http://online.wsj.com/article/SB10001424052748703730804576314953091790360.html

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Bonds Stocks & Goals Oh My!

I plan on reading Moshe Milevsky’s book “Are you a Stock or Bond?” because I found the title and topics fascinating. When we talk about setting financial goals, it is imperative to ask Milevsky’s question: “Am I a stock or bond?”

One could define the “bond” worker as someone whose income is based on either an hourly wage or salaried employee with little or no bonus structure. The “bond” worker is paid at regular intervals like clockwork. Monetary benefits may include a small bonus or a contribution to a retirement plan. The “bond” worker can, with a high degree of certainty, estimate what their annual income will be at the end of the year. Predictable, stable and expected.

A “stock” worker is someone whose pay is more variable. The “stock” worker may be a salesperson paid on commission or a small salary with incentives for high performance. The individual may also be a trader, venture capitalist or entrepreneur. Plenty of downside, but fabulous upside potential. The “stock” worker may have a difficult time predicting their annual income. Unpredictable, unstable and unexpected.

Financial planning for the “stock” worker may be more difficult than the “bond” worker. The “stock” worker needs to place a greater amount of focus on disciplined spending compared to that of the “bond.” Due to the unpredictable cash flow of the “stock’s” profession, periods of underperformance coupled with a high life style may result in financial ruin. The “bond” worker on the other hand should have greater relative ease in the ability to time cash flow and expenditure. For the “bond”, there is a high degree of certainty of what will appear on the next pay check compared to what will appear on the next credit card bill. Yet, the “bond” worker can’t ignore spending habits. Spending beyond reasonable means today will require future sacrifices to avoid financial problems.

So why is it that so many “stocks” and “bonds” end up with little to show for their efforts? My experience tells me it’s primarily due to a lack of planning. Not having clear, written financial goals is like setting sail in the ocean without a rudder to steer you. You may have the best looking, best equipped boat on the water, but without a rudder, you don’t know where the wind and currents will take you. The boat may end up on a nice sun soaked beach in the Caribbean or run aground on some rocky shoals of the cold North Atlantic.

Goal setting can be either a frustrating or exhilarating experience. The difference is often found in how well past efforts toward fulfilling goals have fared. Successful goal setting strategies, like successful financial planning strategies, are not a secret. Last month I suggested writing and prioritizing a a list of goals. Here are some tips to help you succeed.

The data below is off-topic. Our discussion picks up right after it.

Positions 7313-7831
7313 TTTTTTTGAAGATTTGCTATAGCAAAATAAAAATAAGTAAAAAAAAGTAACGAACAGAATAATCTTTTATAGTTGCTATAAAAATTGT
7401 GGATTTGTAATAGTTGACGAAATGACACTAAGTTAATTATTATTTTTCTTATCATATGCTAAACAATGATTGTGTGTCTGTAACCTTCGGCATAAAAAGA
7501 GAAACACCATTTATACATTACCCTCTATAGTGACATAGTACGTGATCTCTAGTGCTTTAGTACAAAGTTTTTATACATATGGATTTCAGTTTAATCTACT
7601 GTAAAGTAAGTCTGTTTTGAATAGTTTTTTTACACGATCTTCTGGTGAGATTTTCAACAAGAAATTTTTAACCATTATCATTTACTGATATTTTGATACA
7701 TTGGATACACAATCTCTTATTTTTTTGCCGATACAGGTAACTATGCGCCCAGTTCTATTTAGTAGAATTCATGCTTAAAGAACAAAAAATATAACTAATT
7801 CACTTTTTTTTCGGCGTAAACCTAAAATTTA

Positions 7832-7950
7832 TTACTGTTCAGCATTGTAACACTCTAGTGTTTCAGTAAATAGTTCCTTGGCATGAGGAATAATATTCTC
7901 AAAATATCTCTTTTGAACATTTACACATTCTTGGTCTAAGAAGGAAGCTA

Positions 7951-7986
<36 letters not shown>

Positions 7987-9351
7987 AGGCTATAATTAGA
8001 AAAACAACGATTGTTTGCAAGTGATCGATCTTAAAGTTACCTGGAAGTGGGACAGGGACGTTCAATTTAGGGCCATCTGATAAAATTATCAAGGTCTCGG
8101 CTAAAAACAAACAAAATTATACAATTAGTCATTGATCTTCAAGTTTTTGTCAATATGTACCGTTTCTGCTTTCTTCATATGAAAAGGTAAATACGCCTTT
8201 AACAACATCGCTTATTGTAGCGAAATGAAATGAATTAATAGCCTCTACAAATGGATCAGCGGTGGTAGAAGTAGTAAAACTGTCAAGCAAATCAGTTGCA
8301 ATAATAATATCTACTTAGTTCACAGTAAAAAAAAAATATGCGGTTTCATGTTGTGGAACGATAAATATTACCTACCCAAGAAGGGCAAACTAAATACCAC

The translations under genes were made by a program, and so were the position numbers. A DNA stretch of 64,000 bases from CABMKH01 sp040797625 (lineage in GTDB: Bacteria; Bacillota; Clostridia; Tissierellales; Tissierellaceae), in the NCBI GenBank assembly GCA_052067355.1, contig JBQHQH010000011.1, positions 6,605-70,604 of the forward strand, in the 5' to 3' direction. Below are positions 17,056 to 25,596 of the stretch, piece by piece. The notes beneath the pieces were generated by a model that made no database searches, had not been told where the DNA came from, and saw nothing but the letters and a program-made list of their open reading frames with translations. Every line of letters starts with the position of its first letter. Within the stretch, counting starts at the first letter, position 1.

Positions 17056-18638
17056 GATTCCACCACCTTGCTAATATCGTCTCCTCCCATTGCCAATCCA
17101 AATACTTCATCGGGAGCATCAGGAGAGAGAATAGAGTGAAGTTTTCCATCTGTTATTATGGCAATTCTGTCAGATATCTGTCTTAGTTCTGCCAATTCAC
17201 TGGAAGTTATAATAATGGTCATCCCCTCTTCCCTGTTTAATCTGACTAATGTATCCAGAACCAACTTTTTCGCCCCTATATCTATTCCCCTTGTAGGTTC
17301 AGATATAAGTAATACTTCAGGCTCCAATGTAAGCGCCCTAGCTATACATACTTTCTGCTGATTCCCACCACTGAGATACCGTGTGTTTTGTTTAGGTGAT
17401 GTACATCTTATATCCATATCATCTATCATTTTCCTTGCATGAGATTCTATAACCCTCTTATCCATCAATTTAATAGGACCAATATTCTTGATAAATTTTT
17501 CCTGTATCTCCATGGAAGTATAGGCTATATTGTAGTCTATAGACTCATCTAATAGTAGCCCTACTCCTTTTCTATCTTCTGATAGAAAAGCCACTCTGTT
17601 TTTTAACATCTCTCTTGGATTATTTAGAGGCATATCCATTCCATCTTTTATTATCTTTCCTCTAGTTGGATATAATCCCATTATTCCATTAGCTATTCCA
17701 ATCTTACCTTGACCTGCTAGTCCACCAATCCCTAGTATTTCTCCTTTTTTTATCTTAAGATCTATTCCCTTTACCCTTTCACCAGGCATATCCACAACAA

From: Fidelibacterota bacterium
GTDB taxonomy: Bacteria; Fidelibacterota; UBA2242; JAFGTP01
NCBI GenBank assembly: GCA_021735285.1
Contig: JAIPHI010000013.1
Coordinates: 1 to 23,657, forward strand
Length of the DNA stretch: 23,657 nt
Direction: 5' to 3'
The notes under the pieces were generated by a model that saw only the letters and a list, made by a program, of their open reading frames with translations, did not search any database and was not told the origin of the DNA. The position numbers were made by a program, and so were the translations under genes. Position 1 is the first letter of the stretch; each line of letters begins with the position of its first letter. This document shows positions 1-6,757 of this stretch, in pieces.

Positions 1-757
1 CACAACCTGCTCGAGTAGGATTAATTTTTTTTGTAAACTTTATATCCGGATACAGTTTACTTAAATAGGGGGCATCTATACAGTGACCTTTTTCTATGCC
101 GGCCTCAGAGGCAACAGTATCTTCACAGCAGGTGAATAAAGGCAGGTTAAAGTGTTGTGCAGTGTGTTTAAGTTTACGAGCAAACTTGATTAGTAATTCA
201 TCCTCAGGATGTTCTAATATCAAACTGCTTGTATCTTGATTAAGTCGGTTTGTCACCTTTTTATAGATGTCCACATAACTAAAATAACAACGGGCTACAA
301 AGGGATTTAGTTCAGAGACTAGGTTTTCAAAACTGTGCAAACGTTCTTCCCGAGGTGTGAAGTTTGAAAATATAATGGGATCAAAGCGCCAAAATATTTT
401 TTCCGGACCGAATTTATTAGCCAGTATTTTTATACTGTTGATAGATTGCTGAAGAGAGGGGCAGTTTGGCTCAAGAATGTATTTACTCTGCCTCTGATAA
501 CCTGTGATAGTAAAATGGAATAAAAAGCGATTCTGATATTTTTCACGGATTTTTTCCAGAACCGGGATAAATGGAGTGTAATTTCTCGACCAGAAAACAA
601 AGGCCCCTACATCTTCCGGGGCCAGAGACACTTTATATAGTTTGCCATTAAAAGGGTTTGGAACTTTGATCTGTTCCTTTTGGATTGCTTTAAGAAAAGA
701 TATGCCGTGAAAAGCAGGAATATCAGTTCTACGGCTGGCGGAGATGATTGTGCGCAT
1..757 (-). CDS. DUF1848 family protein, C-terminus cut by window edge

1. Goals should be specific. Goals without specifics are vague wishes that are not likely to come to fruition. The goal of “I want to make more money” is as powerful as a daydream. Nice to think about but most likely will never come to fruition. Goals should have specific time frames, dollar amounts and other easily identifiable way points.
  2. Goals should be achievable. If you are a “bond” worker and want to make $1 million dollars by next year but your income today is only $50,000, be prepared for a lot of work and major changes in your life to accomplish this.  Unrealistic short-term goals should be avoided.
  3. Goals should inspire. Every goal that was written down should create a charge of energy inside you every time you read them. If not, you didn’t come up with the right goal. Inspiration is the fuel behind determination and perspiration.
  4. Goals should be evaluated and updated. Once written down, life happens and goals may change. More importantly what you are doing to achieve your goals may need to be re-evaluated. Your course may need to be tweaked or completely scrapped and recalculated based upon life’s unpredictable circumstances.
  5. Goals achieved should be rewarded. Most people are pretty tough on themselves when they fall short of a goal. Reward yourself for achieving a goal, no matter how small, creates positive momentum. The more success you achieve in goal setting and accomplishment, the bigger your future goals can become.

I am of the fervent belief that everyone can achieve goals which are inspirational, specific and realistic. Life changing goals on the other hand require a larger skill set. Not everyone has the current tools necessary to achieve these types of ambitious goals. But like everything else I have discussed up to this point, there is no magic formula, secret to divulge or tapes to buy in order to obtain these tools for great accomplishments. All it takes is desire. A desire to learn, to change, to set a new course. Do you have the desire? If so then dream big!

Edward Gjersten II of Mack Investment Securities, Glenview IL contributed to this article.